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UNH, Durham prepare for Super Bowl aftermath

By JASON REUTER, Contributing Writer

As students broke a sweat shoveling their cars and driveways, the New England Patriots broke a sweat practicing in the balmy 75-degree weather at the University of Phoenix Stadium in Glendale, Arizona.

As many of us settle in for what should be an interesting game, University of New Hampshire and Durham town officials are preparing for what could be an eventful night.

In the past, UNH students have been known to get a bit rowdy after Boston sports triumphs. After the Red Sox won the World Series in 2013, over 3,000 students flooded Main Street, which resulted in five student arrests and damage to parked cars.

With these prior instances in mind, both UNH and Durham Police officials are preparing for the worst.

As it has in other instances, the University of New Hampshire and its police department will work cooperatively with area law enforcement agencies and the town of Durham in preparation for the Super Bowl,” said University of New Hampshire Police Chief Paul Dean. “That includes working with residence hall and apartment staff to talk with students about acceptable behavior and expectations as well as direct communication with students on the topic. In addition, law enforcement will ensure there is adequate police coverage.”

This year, officials have to deal with the increased risk of ongoing construction projects on Main Street.

“Durham PD has met with all owners and construction management personnel and they have committed to ensuring that their fences are in order and all have committed to having security personnel on-site Sunday evening,” said Durham Police Chief David Kurz.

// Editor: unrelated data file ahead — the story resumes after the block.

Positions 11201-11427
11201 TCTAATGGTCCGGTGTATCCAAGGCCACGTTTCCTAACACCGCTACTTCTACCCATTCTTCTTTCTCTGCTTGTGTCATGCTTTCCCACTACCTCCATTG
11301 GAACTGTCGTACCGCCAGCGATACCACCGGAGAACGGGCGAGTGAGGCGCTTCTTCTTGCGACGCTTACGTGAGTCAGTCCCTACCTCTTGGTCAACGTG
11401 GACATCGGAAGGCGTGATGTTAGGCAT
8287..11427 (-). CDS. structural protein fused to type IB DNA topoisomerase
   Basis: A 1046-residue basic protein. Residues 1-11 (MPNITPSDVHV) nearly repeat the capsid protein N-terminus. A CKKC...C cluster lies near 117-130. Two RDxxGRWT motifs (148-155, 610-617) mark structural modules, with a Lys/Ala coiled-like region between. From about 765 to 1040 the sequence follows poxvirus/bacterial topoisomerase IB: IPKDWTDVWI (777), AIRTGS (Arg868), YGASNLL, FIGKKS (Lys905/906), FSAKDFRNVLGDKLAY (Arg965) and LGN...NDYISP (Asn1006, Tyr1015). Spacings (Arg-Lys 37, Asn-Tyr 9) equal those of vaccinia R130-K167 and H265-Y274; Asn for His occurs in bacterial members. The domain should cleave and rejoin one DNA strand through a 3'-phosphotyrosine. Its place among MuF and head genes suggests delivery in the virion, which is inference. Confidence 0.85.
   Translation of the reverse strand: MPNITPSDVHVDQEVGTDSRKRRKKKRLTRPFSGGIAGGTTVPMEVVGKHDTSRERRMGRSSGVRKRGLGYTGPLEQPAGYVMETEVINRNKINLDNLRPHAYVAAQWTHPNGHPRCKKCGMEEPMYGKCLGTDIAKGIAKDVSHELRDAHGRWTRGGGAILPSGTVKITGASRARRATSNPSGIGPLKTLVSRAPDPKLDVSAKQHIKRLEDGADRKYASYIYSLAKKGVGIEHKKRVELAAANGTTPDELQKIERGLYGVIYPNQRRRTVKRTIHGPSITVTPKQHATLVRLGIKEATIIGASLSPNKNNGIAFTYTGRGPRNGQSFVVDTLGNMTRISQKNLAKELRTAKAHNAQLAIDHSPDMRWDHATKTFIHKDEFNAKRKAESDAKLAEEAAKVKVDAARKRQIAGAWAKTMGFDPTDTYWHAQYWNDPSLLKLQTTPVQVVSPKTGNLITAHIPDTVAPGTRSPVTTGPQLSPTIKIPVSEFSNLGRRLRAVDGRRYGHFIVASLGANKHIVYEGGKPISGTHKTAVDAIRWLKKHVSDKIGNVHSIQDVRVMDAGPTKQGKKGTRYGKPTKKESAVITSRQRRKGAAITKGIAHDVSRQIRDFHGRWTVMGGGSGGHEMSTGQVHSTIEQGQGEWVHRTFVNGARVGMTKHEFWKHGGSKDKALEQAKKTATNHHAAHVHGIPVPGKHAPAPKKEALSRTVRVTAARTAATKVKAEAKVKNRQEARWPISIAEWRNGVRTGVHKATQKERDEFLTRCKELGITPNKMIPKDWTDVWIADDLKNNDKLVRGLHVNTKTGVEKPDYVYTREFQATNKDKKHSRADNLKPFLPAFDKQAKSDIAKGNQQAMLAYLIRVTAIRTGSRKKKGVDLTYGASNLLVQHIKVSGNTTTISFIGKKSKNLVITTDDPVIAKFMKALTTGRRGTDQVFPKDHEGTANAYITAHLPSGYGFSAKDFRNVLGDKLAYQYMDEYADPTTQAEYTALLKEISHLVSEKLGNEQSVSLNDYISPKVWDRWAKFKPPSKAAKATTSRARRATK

In addition to police efforts, many local restaurants and businesses are closing early or adding more door staff in an attempt to limit the crowd. Libby’s Bar and Grill hopes its increased door staff and $5 pitchers of beer will keep patrons from rushing Main Street after the game.

Tacomano’s manager, Dan Harmer, said he plans on closing up early Sunday night after Durham police forewarned him about the possible events that may occur that evening.

“We would like to stay open, but it’s not worth the risk,” Harmer said.

Another late night food stop that is closing up early is Durham House of Pizza.

“I was here in 2013 after the Red Sox riots,” said Justin Petrovitsis, son of the owner of Durham House of Pizza. “After seeing the damage that was done to the owners of Salsa’s [the restaurant that occupied previously occupied Tacomano’s location] car, I am closing up shop just after half time.”

Resident assistants and hall directors are also being called upon to help limit the number of students leaving dorms and rushing Main Street after the game.

In hopes to keep students entertained, Assistant Hall Director Alex Roscoe of Williamson Hall is working closely with the RAs in her building to plan Super Bowl socials.

“We hope that by providing game socials and catering from Buffalo Wild Wings, we will be able to keep students involved in the dorm during game time,” Roscoe said. “This will control the rush of students going out the doors when the game is over.”

“Everyone downtown is a Pats fan,” said Durham Town Administrator Todd Selig. “Including the police officers who can’t enjoy the big game as they might otherwise prefer to do in the warmth of their homes with family and friends.”

Phoebe McPherson contributed to this report.

Editor’s note: This story was updated with corrected content on Feb. 7, 2015.

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